To address the increasing food inflation, President Bola Ahmed Tinubu has proposed a National Commodity Board. A commodity board is not a novel idea, but it is a poor choice of weapon against the soaring prices of food in Nigeria.

In Nigeria, food inflation is a problem that won’t go away. With 90% of the working population spending 60% of their income on food and related expenses, it’s been clear for a while that urgent action is needed. Recent numbers from the National Bureau of Statistics show that food prices are the biggest driver of Nigeria’s inflation figures. It has compelled the nation’s president President Bola Tinubu to declare an emergency in the country’s food sector. President Tinubu’s plan to reduce food prices has several prongs, one of which is the establishment of commodity boards.

Commodity boards are not new in Nigeria. The country has set up boards for cash crops like palm produce, cotton, groundnut and even grains. Most of these boards were created to boost and regulate exports. Yet, they have often caused market distortions and incentivised corruption until they were eventually dissolved. Tinubu’s commodity board is supposed to rein in inflation, but there is nothing to suggest that it will be any different from the ones before it.

The National Commodity Board may cause market distortion

“In the past, the commodity board improved the rural economy and brought more revenue to the farmers, but it created a toxic imbalance in the market. Another board of that sort will do the same,” Tade*, a policy expert, said to TechCabal. Tinubu’s proposed commodity board aims to control the cost of food items and fix them at a price that will profit the farmer and still be affordable for the Nigerian consumer who is currently battling inflation. To ensure this, the board establishes a price floor, which is a minimum price at which the crop will be bought from farmers. In the past, the boards also directly buy the produce at the pre-determined price from the farmers on a regular basis.

The problem is that many times this fixed price is divorced from the market reality, and in such cases, people will inevitably cut corners and create market distortion. A clear example is how the government inadvertently created a black market for dollars when it artificially pegged the rates below the real market reality. The same thing happened in the 1960s when groundnut producers resorted to selling their produce directly to foreign buyers willing to pay higher prices, bypassing the Northern Nigeria Marketing Board’s established price floor.  “Market distortions can occur when the board’s fixed prices fail to adequately reflect supply and demand forces,” Tade pointed out. This creates disparities within the market and completely undermines the board’s intended price stability.

The National Commodity Board will be another fiscal burden

The implementation of a commodity board can also place a significant fiscal burden on the country.  Considering the macroeconomic environment of the country, the fixed price of produce may be unaffordable to the majority of the population. Under these circumstances, the board would naturally create a subsidy for the produce, and sell them to the public at artificially lower prices than what it initially bought from the farmers. But Nigeria is not in a fiscal position to provide subsidies.  Tade expressed concerns about and believes that any sort of food subsidy will nullify the fiscal gains of the recent fuel subsidy removal.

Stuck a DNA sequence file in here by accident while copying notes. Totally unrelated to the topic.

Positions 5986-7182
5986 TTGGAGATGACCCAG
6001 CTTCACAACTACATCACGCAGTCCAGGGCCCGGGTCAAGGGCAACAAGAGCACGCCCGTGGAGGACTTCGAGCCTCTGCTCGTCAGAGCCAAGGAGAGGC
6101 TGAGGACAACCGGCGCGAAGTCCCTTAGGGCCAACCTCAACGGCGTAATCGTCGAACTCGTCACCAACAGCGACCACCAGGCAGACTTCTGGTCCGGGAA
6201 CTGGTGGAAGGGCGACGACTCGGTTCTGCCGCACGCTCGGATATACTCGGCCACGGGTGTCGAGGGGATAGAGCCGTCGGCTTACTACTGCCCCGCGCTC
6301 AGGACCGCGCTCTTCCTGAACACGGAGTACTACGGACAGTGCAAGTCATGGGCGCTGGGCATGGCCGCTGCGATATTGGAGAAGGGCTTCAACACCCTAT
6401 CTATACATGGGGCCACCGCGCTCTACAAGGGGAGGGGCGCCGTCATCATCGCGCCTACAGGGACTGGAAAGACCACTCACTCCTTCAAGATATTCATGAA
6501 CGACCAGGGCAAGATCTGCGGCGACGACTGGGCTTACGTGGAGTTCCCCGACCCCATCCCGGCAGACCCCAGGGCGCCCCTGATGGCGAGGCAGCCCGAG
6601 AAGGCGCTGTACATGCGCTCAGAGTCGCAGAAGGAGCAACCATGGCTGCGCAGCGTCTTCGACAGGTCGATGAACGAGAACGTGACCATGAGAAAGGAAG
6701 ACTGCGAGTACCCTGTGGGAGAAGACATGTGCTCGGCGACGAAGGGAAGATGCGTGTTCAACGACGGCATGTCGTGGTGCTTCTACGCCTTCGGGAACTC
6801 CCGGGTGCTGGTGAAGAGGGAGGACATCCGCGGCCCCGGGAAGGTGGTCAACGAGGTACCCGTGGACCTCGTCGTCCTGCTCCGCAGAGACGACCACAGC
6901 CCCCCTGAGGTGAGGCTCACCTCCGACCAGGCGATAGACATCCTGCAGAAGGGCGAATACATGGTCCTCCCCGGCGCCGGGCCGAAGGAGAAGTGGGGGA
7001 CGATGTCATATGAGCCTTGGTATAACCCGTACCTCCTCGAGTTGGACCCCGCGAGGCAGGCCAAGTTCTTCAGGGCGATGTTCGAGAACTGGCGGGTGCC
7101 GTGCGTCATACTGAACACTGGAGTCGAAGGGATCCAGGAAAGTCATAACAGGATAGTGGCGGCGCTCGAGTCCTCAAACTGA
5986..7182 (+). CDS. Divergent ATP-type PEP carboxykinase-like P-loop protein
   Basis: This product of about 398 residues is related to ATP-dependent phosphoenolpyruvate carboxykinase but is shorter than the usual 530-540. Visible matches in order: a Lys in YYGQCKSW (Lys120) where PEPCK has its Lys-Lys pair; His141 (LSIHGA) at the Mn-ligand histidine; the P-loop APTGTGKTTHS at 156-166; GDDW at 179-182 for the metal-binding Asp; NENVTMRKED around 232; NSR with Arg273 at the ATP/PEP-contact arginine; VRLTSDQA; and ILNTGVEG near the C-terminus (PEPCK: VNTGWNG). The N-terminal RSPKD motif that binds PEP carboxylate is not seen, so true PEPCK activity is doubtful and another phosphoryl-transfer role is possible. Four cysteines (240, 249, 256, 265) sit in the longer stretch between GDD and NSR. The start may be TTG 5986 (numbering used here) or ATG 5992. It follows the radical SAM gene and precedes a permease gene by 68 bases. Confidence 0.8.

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Additionally, the board itself requires funding for essential infrastructure needed to store the produce and distribute it. It also needs to fund the several organisations that will be contributing to the board’s functions. These organizations may include the National Commodity Exchange (NCX), Seed Companies, National Seed Council, Research Institutes, NIRSAL Microfinance Bank, and Food Processing/Agricultural Processing associations. Each entity on the board may require financial resources for its operations, research activities, market infrastructure, and other essential functions.

The allocation of funds to support the board’s activities can strain the government’s budget, especially considering other pressing socio-economic priorities. 

Corruption and inefficiencies

Making this board a middleman between producers and consumers creates room for more corruption. There is nothing that shows that the new proposed board will be corruption-proof, and the last thing Nigeria needs is another leaking purse.  In addition, other inefficiencies associated with government agencies such as delayed payments, and nepotism, can adversely affect the lives of farmers, and discourage private sector participation and innovation.

Duplication of existing structures

The Commodities Exchange is listed as one of the organisations that is going to be a part of the proposed board but they have very similar functions.  Mr Akin Akeredolu-Ale, managing director and chief executive officer of the Lagos Commodities and Futures Exchange said, “Reintroducing Commodity Boards back into the ecosystem will see duplication of functions. The existing structure required by the Commodity boards is already being implemented by the Commodities Exchanges.”

Following the ban by the Federal Government on the direct purchase of farm produce by foreigners from farmers, producers have commodity exchanges to sell their goods at competitive prices. Would it not be better for the government to strengthen the infrastructure, expand market linkages, and improve the services offered by commodity exchanges?

Tade thinks there are a plethora of other means the government can lower the prices of food. “For example, reducing the import duties on produce like wheat can significantly reduce the cost of food items like pasta and bread,” he said. 

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